It is true, that deaths of young men, even in uniform, are sad losses to the country and to their families most certainly. But these deaths are very often unnecessary deaths, created by contending states and their struggles for power and their conflicting ambitions. When we re asled why we do not shed tears for jawans who died fighting the Maoists, we need to ask, exactly why are those jawans being sent to fight? In vast tracts of India, tribals are repressed. Had the state spent half the money it does for Green Hunt and similar operations, on real development for the people, supplying them with education, health care, providing them with opportunities to earn more , would the CPI(Maoist) have found such strong support in those areas? But the state cannot do it. The Indian elite can enrich itself, can amass vast amount of capital, by superexploiting adivasis, by repeatedly evicting them whenever mineral wealth is to be extracted, and so forth. So the jawans who are dying in Green Hunt or in Manipur or in Kashmir, even if they have been led to believe, through repeated propaganda drives that they are serving the country, are in precise fact serving the country’s rulers.

Before shedding tears for them, will General Roychowdjhury shed tears for the unnamed and unnumbered adivasis who across india lose land, way of life, and are tortured for ever standing up and protesting (I am leaving aside those killed, for of course, General Roychowdhury and all his cothinkers will yell that everyone killed must be a Maoist)?

Tuesday, September 13, 2011

West Bengal: The Class Struggle is Not Over

For a long time, the CPI(M) had been mistakenly identified with class struggle. As a result, there was much elation on the Right after 13 May 2011, when it was evident that Mamata Banerjee would head a rightwing government in the province of West Bengal, earlier ruled for 34 years by the CPI(M). A totally stunned CPI(M) has been in no position to wage any kind of struggle, since this party and its cadres all the way to the village panchayat level had become accustomed to police protection and government support whenever it wanted to wage a “struggle”.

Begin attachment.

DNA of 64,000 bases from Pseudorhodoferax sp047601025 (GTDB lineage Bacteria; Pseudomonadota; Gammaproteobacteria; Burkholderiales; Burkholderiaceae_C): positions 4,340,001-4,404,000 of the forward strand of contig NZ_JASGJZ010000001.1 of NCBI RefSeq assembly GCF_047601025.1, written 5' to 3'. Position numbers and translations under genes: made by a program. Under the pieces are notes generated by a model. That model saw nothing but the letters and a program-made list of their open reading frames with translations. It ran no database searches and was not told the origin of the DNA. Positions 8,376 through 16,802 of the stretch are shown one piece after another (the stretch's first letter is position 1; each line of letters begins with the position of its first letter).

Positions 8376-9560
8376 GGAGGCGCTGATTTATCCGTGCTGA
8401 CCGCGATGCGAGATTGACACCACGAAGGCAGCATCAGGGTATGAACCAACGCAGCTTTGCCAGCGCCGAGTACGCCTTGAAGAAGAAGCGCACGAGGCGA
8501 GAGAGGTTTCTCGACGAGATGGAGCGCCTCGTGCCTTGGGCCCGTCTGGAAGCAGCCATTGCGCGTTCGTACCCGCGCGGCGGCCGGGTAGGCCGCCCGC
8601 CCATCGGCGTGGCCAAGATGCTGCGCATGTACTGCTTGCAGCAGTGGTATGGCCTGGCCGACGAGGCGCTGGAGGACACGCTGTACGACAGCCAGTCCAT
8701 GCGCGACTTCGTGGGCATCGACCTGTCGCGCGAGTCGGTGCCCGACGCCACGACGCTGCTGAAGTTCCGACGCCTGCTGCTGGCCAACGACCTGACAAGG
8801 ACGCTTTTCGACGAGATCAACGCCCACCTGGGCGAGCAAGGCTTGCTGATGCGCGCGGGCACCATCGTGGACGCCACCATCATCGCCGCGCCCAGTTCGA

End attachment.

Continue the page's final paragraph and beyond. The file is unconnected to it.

But the working class found new channels to express itself. Unorganised sector workers have sarted organizing themselves. An 'Asangothito Khetra Sramik Sangrami Mancha' (Militant Forum of Unorganised Sector Workers) was formed by June 2011. For three months, the organizers campaigned among different sections of the unorganized workers. An early deputation to the new government, which had promised Parivartan (change) had elicited a simple response: we have just now come to power, so we need some time. Incidentally, the labour minister in the new government is a renegade ex-Naxalite.

From 6th to 8th September, for three days, close to 11,000 workers gathered at the Metro Channel, Calcutta’s usual place for open air meetings and gatherings. The principal demands were:

# Recognition and issuing of identity cards to all unorganised sector workers (including sex workers) ;

# Fixation of minimum wage for all unorganised sector workers as per the norms of the 15th Indian Labour Conference , along with strict implementation of the Minimum Wages Act;